At the conclusion of the Forum several NACWA members and staff went to Capitol Hill to present Rep. James Oberstar (D-Minn.), chairman of the House Transportation and Infrastructure Committee, with the Association’s Federal Public Service National Environmental Achievement Award for his lifetime of service on behalf of clean water. In addition to the award presentation, NACWA leaders provided the chairman with their communities’ perspective on key water quality and infrastructure challenges facing the nation.
NACWA Initiates Dialogue on Contaminants from Consumer Products
NACWA, along with its Pretreatment and Pollution Prevention Committee and Emerging Contaminants Workgroup, met with other organizations May 9 to begin a dialogue on the issue of potential contaminants from consumer products. A growing number of consumer products are using new ingredients or additives that are outside of the traditional regulatory framework, but may end up in wastewater or in biosolids. Some of the additives are newer compounds with unknown environmental and human health impacts while others consist of chemicals, pesticides, and heavy metals that are known threats. Examples of consumer products with potential contaminants include soaps containing triclosan, washing machines that discharge silver ions, and fabrics impregnated with copper. Letters and communication from NACWA (http://www.nacwa.org/getfile.cfm?fn=2006-02-14agltr.pdf) and other groups to EPA resulted in a decision to regulate silver ion washing machines (http://www.epa.gov/oppad001/ion.htm). The consumer products dialogue initiative will allow NACWA to coordinate with these other groups on efforts to work with regulatory agencies and the manufacturers and retailers of these products on ways to prevent potential contaminants from entering local waterways. NACWA will keep members informed about progress made with the dialogue and other consumer products issues.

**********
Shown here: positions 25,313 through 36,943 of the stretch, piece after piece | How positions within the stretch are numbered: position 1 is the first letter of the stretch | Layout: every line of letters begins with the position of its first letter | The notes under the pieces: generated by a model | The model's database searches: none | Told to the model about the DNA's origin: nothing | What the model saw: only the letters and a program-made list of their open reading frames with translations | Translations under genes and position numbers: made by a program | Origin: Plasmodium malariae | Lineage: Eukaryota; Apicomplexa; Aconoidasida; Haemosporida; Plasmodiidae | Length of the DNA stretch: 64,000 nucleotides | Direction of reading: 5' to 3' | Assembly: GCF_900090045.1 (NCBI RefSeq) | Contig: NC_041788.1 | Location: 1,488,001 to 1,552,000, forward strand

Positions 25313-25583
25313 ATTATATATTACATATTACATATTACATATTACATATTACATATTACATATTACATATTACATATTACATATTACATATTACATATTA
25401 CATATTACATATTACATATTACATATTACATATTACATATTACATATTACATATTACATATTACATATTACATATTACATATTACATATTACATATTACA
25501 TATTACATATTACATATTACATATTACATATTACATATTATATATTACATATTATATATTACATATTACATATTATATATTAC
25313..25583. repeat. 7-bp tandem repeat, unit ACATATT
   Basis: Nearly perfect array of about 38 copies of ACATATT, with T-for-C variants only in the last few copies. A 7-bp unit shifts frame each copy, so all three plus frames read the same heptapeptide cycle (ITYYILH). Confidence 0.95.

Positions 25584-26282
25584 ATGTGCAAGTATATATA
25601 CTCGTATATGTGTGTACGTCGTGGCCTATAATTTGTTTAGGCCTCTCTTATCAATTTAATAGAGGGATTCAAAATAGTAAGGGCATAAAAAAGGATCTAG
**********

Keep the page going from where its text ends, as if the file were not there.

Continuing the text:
House Subcommittee Holds Hearing on Green Infrastructure
The House Science and Technology Subcommittee on Technology and Innovation held a hearing May 10 on green infrastructure that featured innovative approaches being used by the Portland, Ore., Bureau of Environmental Services (BES), a NACWA member agency. Portland City Commissioner Sam Adams, who oversees the BES, testified before the subcommittee about how the city has incorporated a variety of green infrastructure techniques to reduce the amount of stormwater entering its combined sewer system and improve water quality. He also discussed the barriers that Portland has faced while implementing its green infrastructure plans, including a lack of acceptance from regulatory and enforcement agencies towards green infrastructure approaches. Adams emphasized the need for regulatory policies that recognize the benefits of green infrastructure, as well as uniform federal standards that can help cities and municipalities better achieve success with green infrastructure projects. Members of the subcommittee were very receptive to the commissioner’s testimony and were appreciative of his insights and suggestions.
In a related development, NACWA worked this week to encourage all members of the House to sign a letter (http://www.nacwa.org/getfile.cfm?fn=2007-05-11gilapp.pdf) written by Rep. Allyson Schwartz (D-Penn.) requesting that the House Appropriations Subcommittee on the Interior provide funding for an EPA initiative on green infrastructure, including $10 million for pilot project grants.